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“The Face to Face Encounter of Art and Law”: Abbas Kiarostami's Close-Up
Law and Literature
Vol. 23, No. 2 (Summer 2011), pp. 173-194
Stable URL: http://www.jstor.org/stable/10.1525/lal.2011.23.2.173
Page Count: 22
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The title of this article is taken from Abbas Kiarostami's commentary on his 1990 film Close-Up (Nema-ye Nazdik), one of the most memorable meditations on the medium of film and its relationship to the law. Kiarostami's commentary posits cinema's approach to the human subject to be superior to that of the law in its ability to defer judgment while allowing a close-up approach to the subject—an approach that, he wagers, can ultimately not only just(ly) represent but also transform that subject. However, an attentive reading of the movie itself complicates the easy dichotomy between law and art, nuancing their differences and showing the legal and artistic approaches to the human subject to be entangled, nowhere more closely than in the charged stylistic and ethical choice of the close-up itself. This essay follows the movie's complex interrogation of that encounter between law, art, and its subject. In the process, we see Kiarostami redefine cinema as a medium whose primary task is precisely to mediate: between law and its subjects, as between people and their clashing fantasies. To be able to do this, however, the film itself is transformed by the encounter with the law and its subject, opening the way for a new type of documentary filmmaking—not just antimimetic, but blatantly interventionist, interpersonal, and interactive.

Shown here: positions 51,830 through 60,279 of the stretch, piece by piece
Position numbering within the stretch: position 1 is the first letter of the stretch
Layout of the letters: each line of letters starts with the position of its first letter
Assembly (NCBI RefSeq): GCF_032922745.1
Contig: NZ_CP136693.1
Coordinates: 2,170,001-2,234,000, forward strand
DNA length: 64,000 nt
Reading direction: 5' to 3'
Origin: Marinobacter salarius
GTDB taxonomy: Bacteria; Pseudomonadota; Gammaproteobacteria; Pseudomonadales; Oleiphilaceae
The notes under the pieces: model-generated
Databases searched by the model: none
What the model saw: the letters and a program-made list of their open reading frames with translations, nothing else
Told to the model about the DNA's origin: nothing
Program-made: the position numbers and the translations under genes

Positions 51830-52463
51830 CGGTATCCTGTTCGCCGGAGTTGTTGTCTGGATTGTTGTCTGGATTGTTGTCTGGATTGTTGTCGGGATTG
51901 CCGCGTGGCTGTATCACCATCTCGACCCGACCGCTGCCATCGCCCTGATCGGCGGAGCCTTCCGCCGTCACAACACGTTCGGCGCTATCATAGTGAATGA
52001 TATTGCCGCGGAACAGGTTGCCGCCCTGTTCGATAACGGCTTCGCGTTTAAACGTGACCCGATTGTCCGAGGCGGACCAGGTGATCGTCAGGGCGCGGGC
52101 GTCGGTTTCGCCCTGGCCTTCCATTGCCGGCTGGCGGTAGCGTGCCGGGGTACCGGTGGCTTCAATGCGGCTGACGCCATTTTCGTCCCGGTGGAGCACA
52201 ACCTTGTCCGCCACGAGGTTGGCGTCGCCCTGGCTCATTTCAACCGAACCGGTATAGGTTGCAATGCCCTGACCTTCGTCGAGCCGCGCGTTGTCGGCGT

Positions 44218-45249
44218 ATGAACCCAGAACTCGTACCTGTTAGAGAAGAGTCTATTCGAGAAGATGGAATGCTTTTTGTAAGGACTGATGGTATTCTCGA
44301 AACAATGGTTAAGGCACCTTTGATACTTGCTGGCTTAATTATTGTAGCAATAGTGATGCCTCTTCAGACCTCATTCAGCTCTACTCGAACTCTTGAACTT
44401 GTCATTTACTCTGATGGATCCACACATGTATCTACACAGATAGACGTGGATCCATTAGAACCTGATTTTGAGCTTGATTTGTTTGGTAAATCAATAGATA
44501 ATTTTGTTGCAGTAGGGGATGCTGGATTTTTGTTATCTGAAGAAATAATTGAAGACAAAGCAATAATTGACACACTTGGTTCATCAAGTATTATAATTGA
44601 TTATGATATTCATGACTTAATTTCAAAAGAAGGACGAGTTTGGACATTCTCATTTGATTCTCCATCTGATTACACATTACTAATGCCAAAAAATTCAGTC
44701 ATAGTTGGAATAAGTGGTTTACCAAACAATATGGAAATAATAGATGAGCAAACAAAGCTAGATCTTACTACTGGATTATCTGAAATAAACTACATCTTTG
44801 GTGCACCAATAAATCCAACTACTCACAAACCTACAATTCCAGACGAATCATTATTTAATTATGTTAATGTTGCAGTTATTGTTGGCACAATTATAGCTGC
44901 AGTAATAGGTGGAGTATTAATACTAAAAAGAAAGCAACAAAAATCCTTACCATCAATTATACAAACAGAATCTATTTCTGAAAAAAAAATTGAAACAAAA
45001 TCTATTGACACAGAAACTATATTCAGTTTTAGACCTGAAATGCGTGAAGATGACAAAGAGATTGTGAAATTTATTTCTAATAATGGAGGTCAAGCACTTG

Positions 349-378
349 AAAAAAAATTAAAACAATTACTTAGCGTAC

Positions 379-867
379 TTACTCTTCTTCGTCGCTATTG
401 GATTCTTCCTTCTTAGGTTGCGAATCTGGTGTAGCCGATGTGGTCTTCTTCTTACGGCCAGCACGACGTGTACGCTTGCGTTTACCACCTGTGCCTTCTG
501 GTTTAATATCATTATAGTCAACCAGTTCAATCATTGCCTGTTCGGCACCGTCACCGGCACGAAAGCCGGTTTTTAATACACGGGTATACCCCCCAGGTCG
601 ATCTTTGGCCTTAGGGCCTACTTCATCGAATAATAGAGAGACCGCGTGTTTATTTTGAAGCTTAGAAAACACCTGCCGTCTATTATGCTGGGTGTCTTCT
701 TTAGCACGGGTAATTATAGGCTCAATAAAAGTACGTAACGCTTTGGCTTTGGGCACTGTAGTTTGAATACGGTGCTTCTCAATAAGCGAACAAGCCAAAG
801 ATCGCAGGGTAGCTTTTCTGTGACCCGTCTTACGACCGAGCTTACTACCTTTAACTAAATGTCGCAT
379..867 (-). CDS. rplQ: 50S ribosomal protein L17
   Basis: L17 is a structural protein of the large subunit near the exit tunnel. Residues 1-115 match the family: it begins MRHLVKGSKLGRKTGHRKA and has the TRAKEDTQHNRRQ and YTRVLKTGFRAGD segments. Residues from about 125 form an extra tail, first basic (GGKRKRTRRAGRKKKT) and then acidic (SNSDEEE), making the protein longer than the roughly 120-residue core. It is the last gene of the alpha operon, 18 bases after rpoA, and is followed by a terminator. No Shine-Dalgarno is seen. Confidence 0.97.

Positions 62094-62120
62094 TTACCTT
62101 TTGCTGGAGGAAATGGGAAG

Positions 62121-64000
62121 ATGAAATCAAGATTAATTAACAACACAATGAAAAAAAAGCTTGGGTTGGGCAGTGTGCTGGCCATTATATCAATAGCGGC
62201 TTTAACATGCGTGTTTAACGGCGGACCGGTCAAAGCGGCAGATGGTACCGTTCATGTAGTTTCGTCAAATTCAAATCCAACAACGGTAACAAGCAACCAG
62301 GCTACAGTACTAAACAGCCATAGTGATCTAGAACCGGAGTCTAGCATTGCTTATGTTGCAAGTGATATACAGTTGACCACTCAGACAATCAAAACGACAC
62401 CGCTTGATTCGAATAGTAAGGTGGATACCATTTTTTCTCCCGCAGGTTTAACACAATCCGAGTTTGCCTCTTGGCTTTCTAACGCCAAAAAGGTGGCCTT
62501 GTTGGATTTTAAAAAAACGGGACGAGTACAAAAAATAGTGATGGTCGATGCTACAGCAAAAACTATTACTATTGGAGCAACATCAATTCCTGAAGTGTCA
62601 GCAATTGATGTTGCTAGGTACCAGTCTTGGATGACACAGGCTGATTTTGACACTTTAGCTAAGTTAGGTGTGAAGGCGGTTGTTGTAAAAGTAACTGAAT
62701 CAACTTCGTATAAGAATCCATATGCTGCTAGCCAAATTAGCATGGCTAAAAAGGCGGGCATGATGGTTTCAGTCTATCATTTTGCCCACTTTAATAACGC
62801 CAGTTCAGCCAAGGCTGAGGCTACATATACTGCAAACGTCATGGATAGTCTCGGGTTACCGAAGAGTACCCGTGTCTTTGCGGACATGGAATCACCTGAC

Law and Literature © 2011 Taylor & Francis, Ltd.